By Jesse Marx
By Chris Parker
By Jake Rossen
By Jesse Marx
By Michelle LeBow
By Alleen Brown
By Maggie LaMaack
By CP Staff
But if Romney played the friendly politician, kindness wasn't his specialty at Bain. He was generous to ranking executives, rewarding CEOs with huge bonuses. Yet he tended to treat those below his pay grade as little more than machinery.
Romney has repeatedly claimed to have created 100,000 jobs at Bain, and says that providing work for Americans was a primary company goal.
He makes his case by citing Domino's, Sports Authority, and Staples, companies that added jobs after Bain bought in.
But Bain bought Domino's just months before Romney left to run the Salt Lake City Olympics, meaning someone else created those jobs. And he didn't manage Staples or Sports Authority; Bain was a minority investor in both.
By Romney's logic, any large investor — say, the Texas teachers' pension fund — also creates hundreds of thousands of jobs. The boast is so foolish that his campaign has since backed away from it.
Even Kaplan admits that private equity firms rarely create jobs. Workers are seen as costs, and costs are the enemy. According to Kosman, Romney was in truth among the most heinous job killers of them all.
While writing his book, Kosman conducted an interview with a Bain managing partner. The man told him that when Bain was about to buy a company, its partners would hold a meeting. "He said that about half the time [they] would talk about cutting workers," says Kosman. "They would never talk about adding workers. He said that job growth was never part of the plan."
That claim was buttressed by the Associated Press, which studied 45 companies bought by Bain during Romney's first decade. It found that 4,000 workers lost their jobs. The real figure is likely thousands higher, since the analysis didn't account for bankruptcies or factory or store closings.
An example of Romney's cold-blooded approach is his 1994 purchase of Dade International, an Illinois medical-equipment company. He soon merged it with two similar firms, a move that tripled sales.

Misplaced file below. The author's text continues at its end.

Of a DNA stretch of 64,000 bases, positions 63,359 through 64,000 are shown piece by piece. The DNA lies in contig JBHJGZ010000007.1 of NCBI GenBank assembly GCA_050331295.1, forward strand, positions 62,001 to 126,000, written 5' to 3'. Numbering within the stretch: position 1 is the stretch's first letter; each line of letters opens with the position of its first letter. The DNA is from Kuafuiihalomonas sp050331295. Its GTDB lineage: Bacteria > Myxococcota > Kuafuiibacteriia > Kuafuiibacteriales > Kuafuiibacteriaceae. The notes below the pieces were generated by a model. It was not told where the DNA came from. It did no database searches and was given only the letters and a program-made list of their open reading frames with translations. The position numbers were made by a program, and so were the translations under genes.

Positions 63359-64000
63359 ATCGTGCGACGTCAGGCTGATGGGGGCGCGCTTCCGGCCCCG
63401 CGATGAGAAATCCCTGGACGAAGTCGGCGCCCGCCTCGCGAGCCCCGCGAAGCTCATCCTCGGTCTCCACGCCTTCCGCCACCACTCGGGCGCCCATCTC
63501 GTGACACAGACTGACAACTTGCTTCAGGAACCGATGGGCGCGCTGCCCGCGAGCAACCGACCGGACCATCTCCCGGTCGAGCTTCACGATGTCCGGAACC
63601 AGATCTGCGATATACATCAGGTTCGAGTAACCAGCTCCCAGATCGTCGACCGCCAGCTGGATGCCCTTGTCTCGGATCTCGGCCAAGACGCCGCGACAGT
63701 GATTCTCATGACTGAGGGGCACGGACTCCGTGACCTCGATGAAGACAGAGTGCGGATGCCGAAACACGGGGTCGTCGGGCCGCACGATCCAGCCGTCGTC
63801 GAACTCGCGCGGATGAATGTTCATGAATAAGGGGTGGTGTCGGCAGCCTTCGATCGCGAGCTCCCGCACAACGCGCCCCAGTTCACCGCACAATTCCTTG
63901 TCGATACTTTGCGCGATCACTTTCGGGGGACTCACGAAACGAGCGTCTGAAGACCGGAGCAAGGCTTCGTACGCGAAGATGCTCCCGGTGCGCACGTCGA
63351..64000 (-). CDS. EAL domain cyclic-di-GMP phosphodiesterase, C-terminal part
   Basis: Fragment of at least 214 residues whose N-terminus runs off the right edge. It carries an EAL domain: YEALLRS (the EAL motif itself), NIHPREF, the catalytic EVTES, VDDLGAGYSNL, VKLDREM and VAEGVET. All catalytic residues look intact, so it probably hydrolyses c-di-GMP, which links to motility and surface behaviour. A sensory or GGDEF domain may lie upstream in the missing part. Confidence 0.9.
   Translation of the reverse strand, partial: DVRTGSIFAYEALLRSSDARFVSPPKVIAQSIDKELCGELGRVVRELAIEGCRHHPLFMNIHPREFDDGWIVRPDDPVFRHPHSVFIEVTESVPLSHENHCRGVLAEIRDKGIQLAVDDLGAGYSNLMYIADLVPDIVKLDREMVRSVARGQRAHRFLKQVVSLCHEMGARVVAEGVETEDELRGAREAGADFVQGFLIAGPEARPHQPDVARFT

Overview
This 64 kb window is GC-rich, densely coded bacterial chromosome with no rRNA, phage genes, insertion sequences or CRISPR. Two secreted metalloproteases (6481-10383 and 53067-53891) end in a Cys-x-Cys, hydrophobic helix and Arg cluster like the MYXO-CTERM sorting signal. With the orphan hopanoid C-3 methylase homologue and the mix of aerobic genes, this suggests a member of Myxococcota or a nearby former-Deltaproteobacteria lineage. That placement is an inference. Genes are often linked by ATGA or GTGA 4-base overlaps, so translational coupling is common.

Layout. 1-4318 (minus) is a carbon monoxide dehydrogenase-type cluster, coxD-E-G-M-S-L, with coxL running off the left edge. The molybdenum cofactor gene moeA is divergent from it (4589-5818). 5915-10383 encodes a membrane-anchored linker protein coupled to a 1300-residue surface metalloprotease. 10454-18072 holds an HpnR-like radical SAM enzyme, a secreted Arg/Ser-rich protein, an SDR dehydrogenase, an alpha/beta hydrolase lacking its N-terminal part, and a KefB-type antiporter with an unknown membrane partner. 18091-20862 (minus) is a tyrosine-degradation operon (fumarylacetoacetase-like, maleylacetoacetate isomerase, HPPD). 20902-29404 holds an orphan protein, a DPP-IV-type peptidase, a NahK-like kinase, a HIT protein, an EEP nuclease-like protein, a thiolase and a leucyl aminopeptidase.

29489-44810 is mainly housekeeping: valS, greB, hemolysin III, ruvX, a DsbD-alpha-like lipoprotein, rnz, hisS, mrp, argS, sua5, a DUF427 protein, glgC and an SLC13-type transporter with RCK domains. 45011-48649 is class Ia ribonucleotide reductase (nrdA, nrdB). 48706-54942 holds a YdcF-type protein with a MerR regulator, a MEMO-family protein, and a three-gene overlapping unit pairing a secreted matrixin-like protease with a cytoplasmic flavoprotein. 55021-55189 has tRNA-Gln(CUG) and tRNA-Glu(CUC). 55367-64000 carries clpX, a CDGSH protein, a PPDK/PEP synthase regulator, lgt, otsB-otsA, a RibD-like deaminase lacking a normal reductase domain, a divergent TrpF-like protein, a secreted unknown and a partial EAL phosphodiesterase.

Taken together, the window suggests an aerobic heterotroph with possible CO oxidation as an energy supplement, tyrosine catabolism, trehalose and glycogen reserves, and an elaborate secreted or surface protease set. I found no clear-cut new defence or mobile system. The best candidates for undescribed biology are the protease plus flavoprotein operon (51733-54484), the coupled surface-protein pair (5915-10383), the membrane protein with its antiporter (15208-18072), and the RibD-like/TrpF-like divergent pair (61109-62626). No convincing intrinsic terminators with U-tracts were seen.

Once again, he couldn't help but raid the vault, peeling away $100 million for himself and investors at the same time Dade was laying off 1,700 American workers.
After Bain closed a Dade plant in Puerto Rico, human resources manager Cindy Hewitt was asked to lure a dozen of those employees to work in the company's Miami factory.
But that plant soon closed as well. Though Romney was gobbling up millions, Bain still wanted those laid-off employees to repay their moving costs.
"They were treated horribly," Hewitt told the New York Times. "There was absolutely no concern for the employees. It was truly and completely profit-focused."
Yet Bain's molestation wasn't complete. It was trying to sell Dade, but didn't like the offers it received on the open market. So it created an artificial market of its own.
In 1999 it forced Dade to borrow $242 million, which was used to buy back company stock from Bain, Dade executives, and their banker, Goldman Sachs.
Bain was again extracting profits with borrowed money. It had pushed Dade's debt to a bracing $2 billion. To help pay for the deal, the company laid off another 367 workers.
But that debt proved too much for Dade's shoulders to carry. Three years later, the company was bankrupt.
Kosman calls it standard Romney operating procedure. To pump short-term earnings, he would essentially "starve a company," whacking not just employees, but customer service and research-and-development funding — the very ingredients of long-term prosperity.
"I think they're one of the worst, at least during Romney's time," Kosman says. "They were very aggressive about dividends. They were very aggressive about borrowing the most money they could. He's very driven to be the best he could be, and that was to be as cutthroat as he could be. But in the process, he hurt a lot of companies and cost a lot of jobs, maybe tens of thousands of jobs."
Kosman says it's telling that Romney never cites companies he actually managed as evidence of his job-building skills.
"If Romney had some stories to tell, he'd use those stories," he says. "I think it's very interesting that he's not telling those stories, because I think they don't exist."
Romney's economic views were on stark parade during this year's Michigan primary. He ripped President Obama for bailing out the auto industry, arguing that it should have been dealt with in his favorite resting place: bankruptcy court.
He was particularly incensed that the president rescued workers' pension funds before covering Wall Street's bad loans.
But his faith in the free market wobbles when his friends need rescuing. Romney just as vigorously defends the $10 billion government bailout of Goldman Sachs, his investment partner at Bain.
After all, Romney frequently assumed the role of welfare queen himself.
In 1988, he bought South Carolina photo-album maker Holson Burnes. In exchange for the firm's promise to build a new factory, the people of Gaffney, South Carolina, gave Bain $5 million in bonds and $200,000 in utility upgrades.
The plant closed just four years later. The 100 jobs there were later shipped to Mexico.
At GSI, he dumped $44 million in pension shortfalls on the federal government. And when he bought mattress-maker Sealy in 1997, he took $600,000 in welfare to move the firm from Ohio to North Carolina.